enable children and adults to be witness to their own thoughts, feelings, moodsAwareness Through the Body offers tools for living in the world of today: tools to increase self-awareness, self-knowledge and self-confidence; tools to enable children and adults to be witness to their own thoughts, feelings, moods, actions and interactions with others; tools to reduce stress, to concentrate and still the mind. These tools are useful for any person, young or old, male or female. Aloka, one of the founders of ATB, says, Everybody is given the space they need in ATB so they can find their own way of working.  The emphasis is put on what they do well.  Recently we have even begun exploring the possibilities of ATB for children with specific learning problems, such as Asperger’s or ADHD, with some hopeful results.

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There is a particular need for children of today to develop these skills. They spend many hours sitting, either in classrooms or in front of a screen. They are less and less active physically but mentally they are bombarded with a variety of visual and oral stimuli, some of which is violent in content or presentation. Obesity and inability to concentrate are only two of the problems attributed to the reduced range of physical activity and the increased stimulation. Children come to school with a burden of anxiety from the tensions in our society and the increasing fragmentation of social support systems from the family and the community. With ATB, children gradually learn to focus, concentrate, relax and feel a sense of accomplishment.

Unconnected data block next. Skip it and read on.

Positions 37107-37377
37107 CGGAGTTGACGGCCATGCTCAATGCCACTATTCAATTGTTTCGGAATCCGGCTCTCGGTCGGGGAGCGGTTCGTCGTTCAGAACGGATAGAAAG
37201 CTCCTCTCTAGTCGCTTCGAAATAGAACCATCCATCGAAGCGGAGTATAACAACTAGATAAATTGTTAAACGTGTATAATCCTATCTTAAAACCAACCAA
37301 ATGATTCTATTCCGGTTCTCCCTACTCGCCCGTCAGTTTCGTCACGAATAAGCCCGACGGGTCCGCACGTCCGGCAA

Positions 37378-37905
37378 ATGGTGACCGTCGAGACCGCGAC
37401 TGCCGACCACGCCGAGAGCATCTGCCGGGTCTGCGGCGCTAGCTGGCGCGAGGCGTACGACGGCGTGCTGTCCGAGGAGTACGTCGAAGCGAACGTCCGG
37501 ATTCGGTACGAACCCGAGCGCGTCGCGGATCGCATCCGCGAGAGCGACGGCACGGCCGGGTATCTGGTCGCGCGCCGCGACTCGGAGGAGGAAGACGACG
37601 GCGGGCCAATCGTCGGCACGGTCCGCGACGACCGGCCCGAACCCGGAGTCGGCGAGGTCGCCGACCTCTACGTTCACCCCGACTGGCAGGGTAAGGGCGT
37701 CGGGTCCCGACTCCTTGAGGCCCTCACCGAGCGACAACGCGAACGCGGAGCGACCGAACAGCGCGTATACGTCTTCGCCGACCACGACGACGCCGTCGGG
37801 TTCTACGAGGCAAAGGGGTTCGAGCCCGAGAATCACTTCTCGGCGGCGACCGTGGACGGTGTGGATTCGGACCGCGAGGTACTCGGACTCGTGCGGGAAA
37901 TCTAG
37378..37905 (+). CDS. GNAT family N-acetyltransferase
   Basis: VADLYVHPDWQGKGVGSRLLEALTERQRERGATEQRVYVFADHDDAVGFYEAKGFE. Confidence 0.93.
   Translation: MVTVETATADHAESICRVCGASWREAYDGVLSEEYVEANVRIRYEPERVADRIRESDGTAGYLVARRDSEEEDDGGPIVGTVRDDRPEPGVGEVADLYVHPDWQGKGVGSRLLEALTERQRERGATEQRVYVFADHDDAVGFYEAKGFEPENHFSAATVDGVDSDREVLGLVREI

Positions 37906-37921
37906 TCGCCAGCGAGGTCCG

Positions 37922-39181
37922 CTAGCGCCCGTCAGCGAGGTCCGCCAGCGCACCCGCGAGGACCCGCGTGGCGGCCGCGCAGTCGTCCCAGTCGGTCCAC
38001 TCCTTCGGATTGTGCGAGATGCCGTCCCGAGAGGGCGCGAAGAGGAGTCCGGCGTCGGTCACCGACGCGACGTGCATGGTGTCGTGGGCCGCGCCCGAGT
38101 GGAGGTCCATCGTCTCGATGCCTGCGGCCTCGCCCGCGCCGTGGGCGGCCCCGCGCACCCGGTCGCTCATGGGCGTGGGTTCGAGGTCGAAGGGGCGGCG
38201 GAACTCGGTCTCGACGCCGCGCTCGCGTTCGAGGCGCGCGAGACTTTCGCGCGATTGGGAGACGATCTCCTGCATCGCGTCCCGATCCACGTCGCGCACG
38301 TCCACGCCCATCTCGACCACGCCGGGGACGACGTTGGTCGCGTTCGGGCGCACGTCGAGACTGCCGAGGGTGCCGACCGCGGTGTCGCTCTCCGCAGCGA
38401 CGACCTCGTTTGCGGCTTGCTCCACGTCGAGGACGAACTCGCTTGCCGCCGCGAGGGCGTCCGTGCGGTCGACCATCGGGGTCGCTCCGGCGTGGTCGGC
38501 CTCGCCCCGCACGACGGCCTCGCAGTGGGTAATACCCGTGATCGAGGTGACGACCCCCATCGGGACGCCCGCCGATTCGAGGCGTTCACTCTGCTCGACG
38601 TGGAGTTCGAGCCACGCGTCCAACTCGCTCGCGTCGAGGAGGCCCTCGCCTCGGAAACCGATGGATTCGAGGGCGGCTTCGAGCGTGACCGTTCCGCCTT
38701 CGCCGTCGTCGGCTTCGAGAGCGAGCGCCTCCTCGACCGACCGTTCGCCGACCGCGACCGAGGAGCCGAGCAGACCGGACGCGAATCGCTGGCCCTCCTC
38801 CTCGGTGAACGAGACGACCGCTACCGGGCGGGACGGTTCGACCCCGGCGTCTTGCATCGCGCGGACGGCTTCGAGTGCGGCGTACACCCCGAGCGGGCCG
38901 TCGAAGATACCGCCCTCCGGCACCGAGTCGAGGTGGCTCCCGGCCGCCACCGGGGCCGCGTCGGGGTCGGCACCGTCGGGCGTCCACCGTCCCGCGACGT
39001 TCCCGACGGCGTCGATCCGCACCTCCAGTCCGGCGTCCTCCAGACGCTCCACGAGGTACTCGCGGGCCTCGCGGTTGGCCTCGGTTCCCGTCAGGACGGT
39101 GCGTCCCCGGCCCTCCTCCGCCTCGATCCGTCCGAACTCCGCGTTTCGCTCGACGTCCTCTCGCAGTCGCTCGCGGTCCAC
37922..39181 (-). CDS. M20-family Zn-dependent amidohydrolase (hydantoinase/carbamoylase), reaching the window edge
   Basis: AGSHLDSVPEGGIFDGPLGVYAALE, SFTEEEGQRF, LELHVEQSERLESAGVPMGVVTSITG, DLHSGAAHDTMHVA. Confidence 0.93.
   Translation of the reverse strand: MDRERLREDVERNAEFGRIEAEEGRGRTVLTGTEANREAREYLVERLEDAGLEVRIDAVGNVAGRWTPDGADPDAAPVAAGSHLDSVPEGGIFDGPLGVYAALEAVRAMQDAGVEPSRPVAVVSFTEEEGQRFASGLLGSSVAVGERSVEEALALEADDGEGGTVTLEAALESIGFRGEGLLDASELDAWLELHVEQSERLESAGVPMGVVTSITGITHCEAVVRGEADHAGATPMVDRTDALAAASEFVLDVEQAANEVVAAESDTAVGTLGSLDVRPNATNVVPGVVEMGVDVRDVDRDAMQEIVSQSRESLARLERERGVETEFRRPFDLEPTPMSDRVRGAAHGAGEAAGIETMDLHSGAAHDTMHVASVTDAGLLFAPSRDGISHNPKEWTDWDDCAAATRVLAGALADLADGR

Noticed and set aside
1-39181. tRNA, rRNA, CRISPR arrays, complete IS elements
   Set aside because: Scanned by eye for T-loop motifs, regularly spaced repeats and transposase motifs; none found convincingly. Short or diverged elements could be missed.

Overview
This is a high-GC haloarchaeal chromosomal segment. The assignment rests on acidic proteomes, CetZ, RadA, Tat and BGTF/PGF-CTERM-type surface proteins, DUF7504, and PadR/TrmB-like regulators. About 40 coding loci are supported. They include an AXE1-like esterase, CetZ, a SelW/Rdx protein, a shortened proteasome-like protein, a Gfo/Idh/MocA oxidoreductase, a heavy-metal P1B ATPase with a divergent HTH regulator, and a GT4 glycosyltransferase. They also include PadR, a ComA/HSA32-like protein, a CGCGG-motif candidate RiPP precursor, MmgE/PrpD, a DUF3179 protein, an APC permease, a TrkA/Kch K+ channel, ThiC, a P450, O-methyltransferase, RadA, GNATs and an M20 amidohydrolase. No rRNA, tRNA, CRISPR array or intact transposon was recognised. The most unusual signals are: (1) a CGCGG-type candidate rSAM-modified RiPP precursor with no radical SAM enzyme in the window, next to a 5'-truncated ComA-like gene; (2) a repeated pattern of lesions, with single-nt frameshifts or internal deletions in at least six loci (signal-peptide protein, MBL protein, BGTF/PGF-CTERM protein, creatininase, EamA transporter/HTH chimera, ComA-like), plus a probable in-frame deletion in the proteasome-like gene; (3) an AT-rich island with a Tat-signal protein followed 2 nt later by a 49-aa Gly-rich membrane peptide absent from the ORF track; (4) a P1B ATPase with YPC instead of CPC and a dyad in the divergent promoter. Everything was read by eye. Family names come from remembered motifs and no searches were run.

With ATB, children gradually learn to focus, concentrate, relax and feel a sense of accomplishment.

The Founders and Instructors